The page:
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 Table of Contents  
ORIGINAL ARTICLE
Year : 2017  |  Volume : 52  |  Issue : 1  |  Page : 1-5

Minimally invasive approach for stabilization of type III acute acromioclavicular dislocation by using suture anchors


Department of Orthopedic Surgery, Mansoura University Hospital, Mansoura, Egypt

Date of Submission01-Aug-2013
Date of Acceptance20-Sep-2013
Date of Web Publication6-Nov-2017

Correspondence Address:
Naser M Selim
Department of Orthopedic Surgery, Mansoura University Hospital, Mansoura, 35516
Egypt
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Source of Support: None, Conflict of Interest: None


DOI: 10.4103/eoj.eoj_6_17

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  Abstract 

Background Acute complete acromioclavicular (AC) joint dislocation can be treated by surgical stabilization with or without reconstruction of the coracoclavicular ligaments.
Aim The aim of the study was to evaluate the results of using mini-open approach for the stabilization of acute complete AC dislocation, by using suture anchors.
Patients and methods This study evaluated the results of treatment of 30 patients with acute complete AC dislocation operated in Mansoura Emergency Hospital. The study described fixation of AC joint dislocation performed through mini-open approach, using suture anchors.
Results Overall, 80% of patients were satisfied with the results of their surgery. According to Constant–Murley score, 18 (60%) patients had excellent results, six (20%) patients had good results, and six (20%) patients had poor results. There were no incidences of infection, soft tissue ossification, bone erosion, or painful scar. Four (20%) patients had recurrent deformity.
Conclusion Acute complete AC joint dislocation can be treated by suture anchor fixation through mini-open approach. It is a simple and reliable method of fixation with lower incidence of complications and can be carried out through cosmetic approach, but it carries the risk for recurrent deformity.

Keywords: acromioclavicular dislocation, stabilization type III, suture anchors


How to cite this article:
Selim NM. Minimally invasive approach for stabilization of type III acute acromioclavicular dislocation by using suture anchors. Egypt Orthop J 2017;52:1-5

How to cite this URL:
Selim NM. Minimally invasive approach for stabilization of type III acute acromioclavicular dislocation by using suture anchors. Egypt Orthop J [serial online] 2017 [cited 2017 Nov 19];52:1-5. Available from: http://www.eoj.eg.net/text.asp?2017/52/1/1/217675


  Introduction Top


Acute acromioclavicular (AC) separation is a common injury among young individuals following a direct trauma to the shoulder or a fall on outstretched hand with the arm adducted. AC injuries were classified into six types [1].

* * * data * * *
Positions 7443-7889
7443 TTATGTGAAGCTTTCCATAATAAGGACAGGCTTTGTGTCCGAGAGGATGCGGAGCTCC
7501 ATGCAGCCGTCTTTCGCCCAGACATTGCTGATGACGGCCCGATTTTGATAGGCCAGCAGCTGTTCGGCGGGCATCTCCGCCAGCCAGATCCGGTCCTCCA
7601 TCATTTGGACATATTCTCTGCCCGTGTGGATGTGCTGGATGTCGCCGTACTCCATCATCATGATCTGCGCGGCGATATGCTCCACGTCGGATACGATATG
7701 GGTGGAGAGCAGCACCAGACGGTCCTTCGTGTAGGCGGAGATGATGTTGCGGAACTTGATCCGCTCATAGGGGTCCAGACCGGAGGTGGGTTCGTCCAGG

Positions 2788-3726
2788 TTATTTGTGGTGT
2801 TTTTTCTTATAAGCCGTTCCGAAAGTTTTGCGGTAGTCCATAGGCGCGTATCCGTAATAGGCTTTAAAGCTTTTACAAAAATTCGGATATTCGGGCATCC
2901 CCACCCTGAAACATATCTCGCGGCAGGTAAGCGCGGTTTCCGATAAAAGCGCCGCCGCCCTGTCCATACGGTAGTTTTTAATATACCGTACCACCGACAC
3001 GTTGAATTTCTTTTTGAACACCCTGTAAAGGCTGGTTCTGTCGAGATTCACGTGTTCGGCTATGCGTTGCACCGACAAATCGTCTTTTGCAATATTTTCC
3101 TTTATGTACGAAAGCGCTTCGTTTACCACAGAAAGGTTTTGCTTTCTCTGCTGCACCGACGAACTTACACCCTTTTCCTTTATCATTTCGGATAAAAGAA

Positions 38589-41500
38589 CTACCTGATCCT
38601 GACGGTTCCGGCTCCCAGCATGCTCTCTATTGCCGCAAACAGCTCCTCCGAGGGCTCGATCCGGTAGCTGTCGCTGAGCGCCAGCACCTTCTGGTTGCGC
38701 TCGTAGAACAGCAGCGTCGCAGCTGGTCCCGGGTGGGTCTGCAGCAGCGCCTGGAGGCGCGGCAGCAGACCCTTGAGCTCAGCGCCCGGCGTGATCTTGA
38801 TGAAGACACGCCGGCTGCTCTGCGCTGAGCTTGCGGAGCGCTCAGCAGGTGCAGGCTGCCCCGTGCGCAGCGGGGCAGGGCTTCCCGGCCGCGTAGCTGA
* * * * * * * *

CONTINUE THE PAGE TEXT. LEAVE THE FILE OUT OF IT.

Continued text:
There is a general consensus to treat types I and II injuries conservatively, and types IV, V, and VI operatively, whereas the treatment of type III AC injury remains controversial [2]. More than 100 surgical techniques have been reported, but there is no gold standard for the treatment of AC dislocations [3]. Surgical techniques for repairing, reconstructing, or substituting coracoclavicular (CC) ligaments have evolved over the last several decades; however, acute dislocations can be treated surgically with or without reconstruction of these ligaments. In the acute setting, there is a robust healing response after ligament rupture, and tendon grafting may not be necessary as long as the initial fixation can remain stable during the healing process [4],[5],[6],[7].

The following complications may result from operative treatment of AC dislocations: infection, AC arthritis, soft tissue ossification, bone erosion by metals, late fracture through the implant holes in the bone, migrations of pins or wires, metal failure, recurrent deformity, and painful scar [8]. A second procedure for the removal of the implant device may be needed. Aiming at decreasing the incidence of these complications, I had treated complete AC separation by closed reduction and suture anchor fixation through mini-open approach with the use of Constant–Murley score [9] to evaluate the results.


  Patients and methods Top


In this prospective way carried out during the period between May 2009 and October 2010, 30 patients with complete AC joint dislocation were surgically treated at Mansoura Emergency Hospital. History of the causative trauma and mechanism of injury was obtained from all patients. General examination was carried out to exclude any associated injuries. Local examination of the affected shoulder and AC joint was carried out. Standard standing anteroposterior and stress anteroposterior views to the AC joint were done for all patients ([Figure 1]). Informed conscent was taken. This study approved by the Ethical committee of Faculty of Medicine Mansoura University Hospital, Mansoura, Egypt.
Figure 1 Preoperative stress x-ray.

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According to the Rockwood classification, all patients had type III injury. All patients were males. Twenty-one injuries were road traffic accidents and nine injuries were because of falling from height. The age ranged between 20 and 35 years. Eighteen patients were heavy manual workers, 12 patients were employers, and six patients participated in active sports. There were no associated injuries with the AC dislocations in all patients. The mean time interval between injury and surgical intervention was 3 days.